two dying newspapers for the small expenditure of That clever, but most shameless and scurrilous, three hundred guineas), wrote only one article for paper, John Bull, was started in Johnson's Court, the Bull. Mr. Haynes Bayley contributed some of


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Fleet Street Tributaries.)



his graceful verses, and Ingoldsby (Barham) some

“MR. THEODORE HOOK. of his rather ribald fun. The anonymous editor of “The conceit of some people is amazing, and it John Bull became for a time as much talked about has not been unfrequently remarked that conceit as "Junius” in earlier times. By many witty is in abundance where talent is most scarce.

Our James Smith was suspected, but his fun had not readers will see that we have received a letter from malignity enough for the Tory purposes of those Mr. Hook, disowning and disavowing all connecbitter days. Latterly Hook let Alderman Wood tion with this paper. Partly out of good nature, alone, and set all his staff on Hume, the great and partly from an anxiety to show the gentleman economist, and the Hon. Henry Grey Bennett. how little desirous we are to be associated with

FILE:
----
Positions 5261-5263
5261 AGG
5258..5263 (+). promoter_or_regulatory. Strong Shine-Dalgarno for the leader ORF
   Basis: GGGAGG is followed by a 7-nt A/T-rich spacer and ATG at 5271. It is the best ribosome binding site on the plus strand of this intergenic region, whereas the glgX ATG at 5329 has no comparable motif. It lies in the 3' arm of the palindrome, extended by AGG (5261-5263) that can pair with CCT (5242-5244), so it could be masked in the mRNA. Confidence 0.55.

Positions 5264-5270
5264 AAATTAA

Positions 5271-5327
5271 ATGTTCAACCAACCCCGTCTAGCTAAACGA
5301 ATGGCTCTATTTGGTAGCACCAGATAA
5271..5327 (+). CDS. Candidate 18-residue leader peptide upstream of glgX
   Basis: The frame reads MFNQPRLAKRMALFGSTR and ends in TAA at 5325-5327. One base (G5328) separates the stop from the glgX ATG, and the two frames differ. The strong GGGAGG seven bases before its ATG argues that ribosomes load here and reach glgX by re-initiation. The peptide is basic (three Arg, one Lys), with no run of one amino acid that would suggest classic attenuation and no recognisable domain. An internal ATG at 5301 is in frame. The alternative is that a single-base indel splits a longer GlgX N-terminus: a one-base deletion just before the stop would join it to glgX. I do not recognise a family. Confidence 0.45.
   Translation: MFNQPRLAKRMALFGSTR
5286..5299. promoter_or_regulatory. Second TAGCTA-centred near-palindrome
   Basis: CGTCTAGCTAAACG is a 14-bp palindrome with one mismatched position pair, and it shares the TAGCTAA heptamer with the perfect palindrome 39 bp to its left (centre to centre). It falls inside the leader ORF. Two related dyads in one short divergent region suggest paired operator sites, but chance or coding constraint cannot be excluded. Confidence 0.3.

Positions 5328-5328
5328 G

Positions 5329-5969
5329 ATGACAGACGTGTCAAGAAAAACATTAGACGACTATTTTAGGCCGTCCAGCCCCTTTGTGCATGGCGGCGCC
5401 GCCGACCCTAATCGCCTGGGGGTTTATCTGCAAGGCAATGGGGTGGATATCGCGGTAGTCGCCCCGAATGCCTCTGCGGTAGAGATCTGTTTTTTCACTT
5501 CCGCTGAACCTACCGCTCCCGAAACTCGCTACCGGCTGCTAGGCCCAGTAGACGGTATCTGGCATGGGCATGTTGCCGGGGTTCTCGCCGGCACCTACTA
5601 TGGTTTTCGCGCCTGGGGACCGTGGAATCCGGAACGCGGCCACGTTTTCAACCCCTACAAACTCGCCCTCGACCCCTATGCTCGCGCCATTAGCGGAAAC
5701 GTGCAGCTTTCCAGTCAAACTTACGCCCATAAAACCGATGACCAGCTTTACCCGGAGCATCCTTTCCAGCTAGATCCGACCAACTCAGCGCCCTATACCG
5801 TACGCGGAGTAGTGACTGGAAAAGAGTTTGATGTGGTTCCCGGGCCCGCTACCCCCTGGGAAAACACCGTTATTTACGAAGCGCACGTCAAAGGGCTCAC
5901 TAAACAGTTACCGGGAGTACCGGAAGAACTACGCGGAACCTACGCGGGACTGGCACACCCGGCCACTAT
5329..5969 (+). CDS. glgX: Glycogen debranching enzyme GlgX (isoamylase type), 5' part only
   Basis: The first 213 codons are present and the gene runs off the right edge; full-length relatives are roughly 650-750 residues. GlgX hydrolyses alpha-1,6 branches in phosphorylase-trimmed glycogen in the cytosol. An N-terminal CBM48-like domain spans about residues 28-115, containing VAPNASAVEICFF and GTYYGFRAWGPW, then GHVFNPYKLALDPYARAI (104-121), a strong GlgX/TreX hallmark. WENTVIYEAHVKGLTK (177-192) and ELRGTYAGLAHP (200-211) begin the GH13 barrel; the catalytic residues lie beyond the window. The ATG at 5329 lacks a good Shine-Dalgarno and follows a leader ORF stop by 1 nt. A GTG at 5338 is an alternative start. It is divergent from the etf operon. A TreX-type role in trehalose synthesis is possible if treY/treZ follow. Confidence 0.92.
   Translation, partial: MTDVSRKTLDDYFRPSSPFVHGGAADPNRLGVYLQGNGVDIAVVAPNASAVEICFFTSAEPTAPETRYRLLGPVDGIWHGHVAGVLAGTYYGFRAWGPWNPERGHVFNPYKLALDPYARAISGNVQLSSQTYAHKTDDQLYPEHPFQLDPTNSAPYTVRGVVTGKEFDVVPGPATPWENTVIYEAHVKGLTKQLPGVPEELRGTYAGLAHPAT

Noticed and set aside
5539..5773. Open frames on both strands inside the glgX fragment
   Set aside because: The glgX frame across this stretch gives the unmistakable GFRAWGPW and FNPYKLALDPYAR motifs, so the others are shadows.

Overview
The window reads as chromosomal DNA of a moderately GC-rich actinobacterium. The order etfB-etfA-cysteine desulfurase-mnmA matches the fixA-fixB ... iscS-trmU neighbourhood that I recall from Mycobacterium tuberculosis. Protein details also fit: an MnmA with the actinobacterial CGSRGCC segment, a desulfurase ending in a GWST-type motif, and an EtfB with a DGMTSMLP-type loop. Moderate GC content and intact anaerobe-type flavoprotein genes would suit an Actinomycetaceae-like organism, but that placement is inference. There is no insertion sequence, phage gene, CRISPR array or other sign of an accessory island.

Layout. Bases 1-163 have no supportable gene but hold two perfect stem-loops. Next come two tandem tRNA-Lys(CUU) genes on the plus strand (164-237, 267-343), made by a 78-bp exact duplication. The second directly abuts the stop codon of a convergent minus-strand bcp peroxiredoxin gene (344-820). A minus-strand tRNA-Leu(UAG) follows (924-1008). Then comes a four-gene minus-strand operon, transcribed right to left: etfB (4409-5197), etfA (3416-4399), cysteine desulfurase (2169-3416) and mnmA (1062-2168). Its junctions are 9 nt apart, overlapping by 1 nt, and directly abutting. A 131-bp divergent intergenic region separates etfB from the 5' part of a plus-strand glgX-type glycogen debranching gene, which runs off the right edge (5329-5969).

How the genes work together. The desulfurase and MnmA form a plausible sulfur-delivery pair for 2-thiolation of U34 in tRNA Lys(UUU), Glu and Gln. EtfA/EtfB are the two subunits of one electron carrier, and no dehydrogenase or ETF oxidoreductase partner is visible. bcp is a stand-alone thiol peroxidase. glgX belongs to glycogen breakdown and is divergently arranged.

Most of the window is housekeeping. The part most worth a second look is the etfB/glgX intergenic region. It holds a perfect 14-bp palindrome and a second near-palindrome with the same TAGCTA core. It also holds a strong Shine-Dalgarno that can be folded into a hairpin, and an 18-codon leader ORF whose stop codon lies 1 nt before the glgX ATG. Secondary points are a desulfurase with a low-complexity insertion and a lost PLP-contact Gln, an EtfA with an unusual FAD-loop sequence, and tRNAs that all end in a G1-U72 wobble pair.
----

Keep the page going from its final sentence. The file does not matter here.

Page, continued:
Several prosecutions followed, says Mr. Barham, him, we have made a declaration which will that for libel on the Queen among the rest; but the doubtless be quite satisfactory to his morbid grand attempt on the part of the Whigs to crush the sensibility and affected squeamishness. We are paper was not made till the 6th of May, 1821. A free to confess that two things surprise us in this short and insignificant paragraph, containing some business : the first, that anything which we have observations upon the Hon. Henry Grey Bennett, thought worth giving to the public should have a brother of Lord Tankerville, was selected for been mistaken for Mr. Hook's; and, secondly attack, as involving a breach of privilege ; in con- that such a person as Mr. Hook should think sequence of which the printer, Mr. H. F. Cooper, himself disgraced by a connection with John the editor, and Mr. Shackell were ordered to Bull." attend at the bar of the House of Commons. A For sheer impudence this, perhaps, may be long debate ensued, during which Ministers made admitted to “defy competition”; but in point of as fair a stand as the nature of the case would admit tact and delicacy of finish it falls infinitely short of in behalf of their guerrilla allies, but which termi-a subsequent notice, a perfect gem of its class, nated at length in the committal of Cooper to added by way of clenching the denial :Newgate, where he was detained from the 11th of “ We have received Mr. Theodore Hook's May till the 11th of July, when Parliament was second letter. We are ready to confess that we prorogued.